5. In the lower pane you of this screen you can modify the period to 1 minute, and the statistic to values based on the EBS metrics documentation.
    6. Then create a new metric based on math expression using the formula (VolumeTotalReadTime + VolumeTotalWriteTime) / (VolumeReadOps + VolumeWriteOps)
    7. Name the new metric (for example Vol1-IOTime).
    8. The graph shows the average time spent per IO. If you identify significant changes or high peaks in this graph, they could be the cause of bottlenecks in your application performance. Correlate the timestamps of these peaks with the other metrics you collect on your application performance, to find when and how these latencies impact your application.

Note that VolumeTotalTime is not supported with Multi-Attach enabled volumes. VolumeTotalReadTime and VolumeTotalWriteTime can be used to measure disk latency for your volume. Cloudwatch does not support anomaly detection, so you need to use high and low averages. Use 5 to 10% above the average high and average low to assure that you have a good threshold for the application.


Click on the action icon for e1 to create a threshold and action based on the threshold.

Measure the number of disk operations queued

The metric that we use to measure the number of disk operations queued is VolumeQueueLength. This metric is a direct measure of the amount of the traffic coming into storage, and time the application waits to complete storage IO operations. A spike in this can negatively impact the performance of your storage operations and your application can suffer.

To view this metric, choose the best volume queue length based on your workload and volume type. You can create a CloudWatch alarm on VolumeQueueLength with the average aggregation.


Measure IOPS and Setup Alerts when IOPS crosses threshold limit

Amazon EBS provides a choice of different volume types – gp2, gp3, io1, io2 and the newly released io2 Block Express, for use depending on the performance needs of applications. EBS storage pricing is based on the storage type, location (AWS Region), space used as well as the maximum performance levels (IOPS) expected. Customers select the IOPS levels based on their needs and can change the EBS volume type as their application needs change, thus optimizing the storage costs.

You may find that as their application traffic and IO operations increase, it could result in performance decrease. If the IO operations exceed the IOPS limit that the you have set for a volume, the application will wait longer for the IO operations to complete. The Latency graph shown in section (A) will indicate spikes, and the application may suffer from performance degradations. We recommend that you monitor the IOPS levels to ensure they remain below the configured limits. If there is a risk that the limits will be exceeded, then alerts should be sent to raise the limits to what the application requires.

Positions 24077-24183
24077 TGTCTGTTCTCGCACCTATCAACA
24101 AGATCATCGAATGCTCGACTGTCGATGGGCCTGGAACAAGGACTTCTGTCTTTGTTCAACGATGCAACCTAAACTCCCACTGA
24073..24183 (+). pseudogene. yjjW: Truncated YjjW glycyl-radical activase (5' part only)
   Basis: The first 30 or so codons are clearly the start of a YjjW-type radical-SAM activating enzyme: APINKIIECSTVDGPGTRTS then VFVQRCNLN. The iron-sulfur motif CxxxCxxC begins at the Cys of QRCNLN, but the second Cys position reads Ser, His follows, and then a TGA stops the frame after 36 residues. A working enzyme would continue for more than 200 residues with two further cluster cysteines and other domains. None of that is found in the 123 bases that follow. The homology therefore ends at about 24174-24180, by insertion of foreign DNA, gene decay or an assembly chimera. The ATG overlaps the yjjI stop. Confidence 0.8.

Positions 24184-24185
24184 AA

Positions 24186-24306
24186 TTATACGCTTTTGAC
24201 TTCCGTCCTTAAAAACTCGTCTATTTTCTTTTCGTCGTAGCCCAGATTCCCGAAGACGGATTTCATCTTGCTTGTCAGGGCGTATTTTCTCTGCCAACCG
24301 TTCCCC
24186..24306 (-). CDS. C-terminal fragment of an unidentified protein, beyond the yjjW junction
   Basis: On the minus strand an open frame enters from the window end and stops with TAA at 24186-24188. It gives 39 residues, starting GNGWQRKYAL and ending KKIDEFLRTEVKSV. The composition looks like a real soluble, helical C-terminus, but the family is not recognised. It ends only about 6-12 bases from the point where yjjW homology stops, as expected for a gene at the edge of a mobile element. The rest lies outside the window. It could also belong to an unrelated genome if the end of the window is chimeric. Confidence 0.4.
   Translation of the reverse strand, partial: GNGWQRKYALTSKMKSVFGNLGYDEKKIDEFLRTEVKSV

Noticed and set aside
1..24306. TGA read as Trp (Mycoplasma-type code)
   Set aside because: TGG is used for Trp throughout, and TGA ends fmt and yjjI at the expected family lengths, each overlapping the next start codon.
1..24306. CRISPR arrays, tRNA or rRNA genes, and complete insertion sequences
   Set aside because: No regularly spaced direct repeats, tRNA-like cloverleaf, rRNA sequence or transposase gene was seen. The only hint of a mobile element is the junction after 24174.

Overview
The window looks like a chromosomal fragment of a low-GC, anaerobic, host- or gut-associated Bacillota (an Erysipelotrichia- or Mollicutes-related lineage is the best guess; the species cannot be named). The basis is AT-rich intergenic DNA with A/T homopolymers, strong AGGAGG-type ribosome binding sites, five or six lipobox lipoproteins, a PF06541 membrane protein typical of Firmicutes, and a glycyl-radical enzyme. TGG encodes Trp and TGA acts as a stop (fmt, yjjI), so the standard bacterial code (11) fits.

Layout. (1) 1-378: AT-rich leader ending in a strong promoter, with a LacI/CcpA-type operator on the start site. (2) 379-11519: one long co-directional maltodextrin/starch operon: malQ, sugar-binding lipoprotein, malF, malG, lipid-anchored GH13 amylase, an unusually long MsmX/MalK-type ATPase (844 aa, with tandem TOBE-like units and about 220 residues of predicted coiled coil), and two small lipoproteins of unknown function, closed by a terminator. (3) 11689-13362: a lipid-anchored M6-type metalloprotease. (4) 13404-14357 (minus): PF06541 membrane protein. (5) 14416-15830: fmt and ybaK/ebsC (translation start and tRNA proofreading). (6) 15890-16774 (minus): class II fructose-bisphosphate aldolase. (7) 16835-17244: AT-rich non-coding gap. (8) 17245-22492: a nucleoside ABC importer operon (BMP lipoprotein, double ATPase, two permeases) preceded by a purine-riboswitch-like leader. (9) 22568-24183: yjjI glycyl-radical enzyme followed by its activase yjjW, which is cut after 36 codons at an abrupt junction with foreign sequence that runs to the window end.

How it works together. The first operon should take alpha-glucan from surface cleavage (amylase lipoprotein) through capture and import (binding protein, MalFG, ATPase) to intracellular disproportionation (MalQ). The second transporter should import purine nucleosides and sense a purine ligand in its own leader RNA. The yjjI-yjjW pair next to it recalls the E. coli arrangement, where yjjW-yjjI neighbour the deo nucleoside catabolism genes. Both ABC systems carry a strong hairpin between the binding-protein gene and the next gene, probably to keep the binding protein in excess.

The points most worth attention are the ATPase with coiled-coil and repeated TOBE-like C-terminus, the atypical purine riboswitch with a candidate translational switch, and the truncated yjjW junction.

Two EBS metrics – VolumeReadOps and VolumeWriteOps – are used to measure the number of read and write operations on a volume. You can create a CloudWatch alarm to send alerts if these metrics are approaching the IOPS limits for your volume.

To do this, first check the IOPS limit for your volume using this link. Then create a math expression using the SUM of VolumeReadOps and VolumeWriteOps. 


Change the above SUM to (m1+m2)/60 to get the IOPS. EBS populate the metrics for 1 minute. Choose the period as 1 minute for granular data. Next, click on the action of e1 which will take you to the next page to setup the metric and condition as shown below.


Use the “Define threshold value” depending on your current IOPS type and its usage. For example, if the current configured value is 8000 and you need to get an alert at 90%, then set the threshold value as 7200.

Based on the above alert, you can set a notification to an existing Amazon SNS topic. Additionally, you can create a new topic, enable an auto-scaling action, systems manager action, or even create a support ticket to AWS support team based on the alarm state as shown below.



Amazon CloudWatch is a monitoring tool which provides metrics and visibility around Amazon EC2 instances, Amazon EBS storage, network, and even the application. Oftentimes, common factors impacting performance are overlooked because they are not being monitored for conditions that cause latency. In this blog, we have shown you how to use CloudWatch to measure storage latency, the number of disk operations queued, and IOPS. We have also demonstrated how you can setup alerts when IOPS cross a user defined threshold limit. Monitoring EBS storage with Amazon CloudWatch is a useful mechanism to ensure your application’s performance.

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Sherin Sunny

Sherin Sunny

Sherin Sunny is a Sr. Technical Account manager at Amazon Web Services. He has business and technical expertise in helping and supporting AWS enterprise customers across all technologies to design, deploy, and manage their AWS workloads and architectures. He is passionate about cloud technologies and works on AWS integrations that enable Independent Software vendors (ISVs). During his free time, Sherin enjoys going for hiking, traveling, reading, movies, and trying new cuisines.

Ram Krishnan

Ram Krishnan

Ram Krishnan is a Senior Technical Account Manager at AWS. He serves as a key technical resource for ISV customers, providing help and guidance across their AWS needs - from adoption and migration to design, deployment, and optimizations across the AWS platform and services.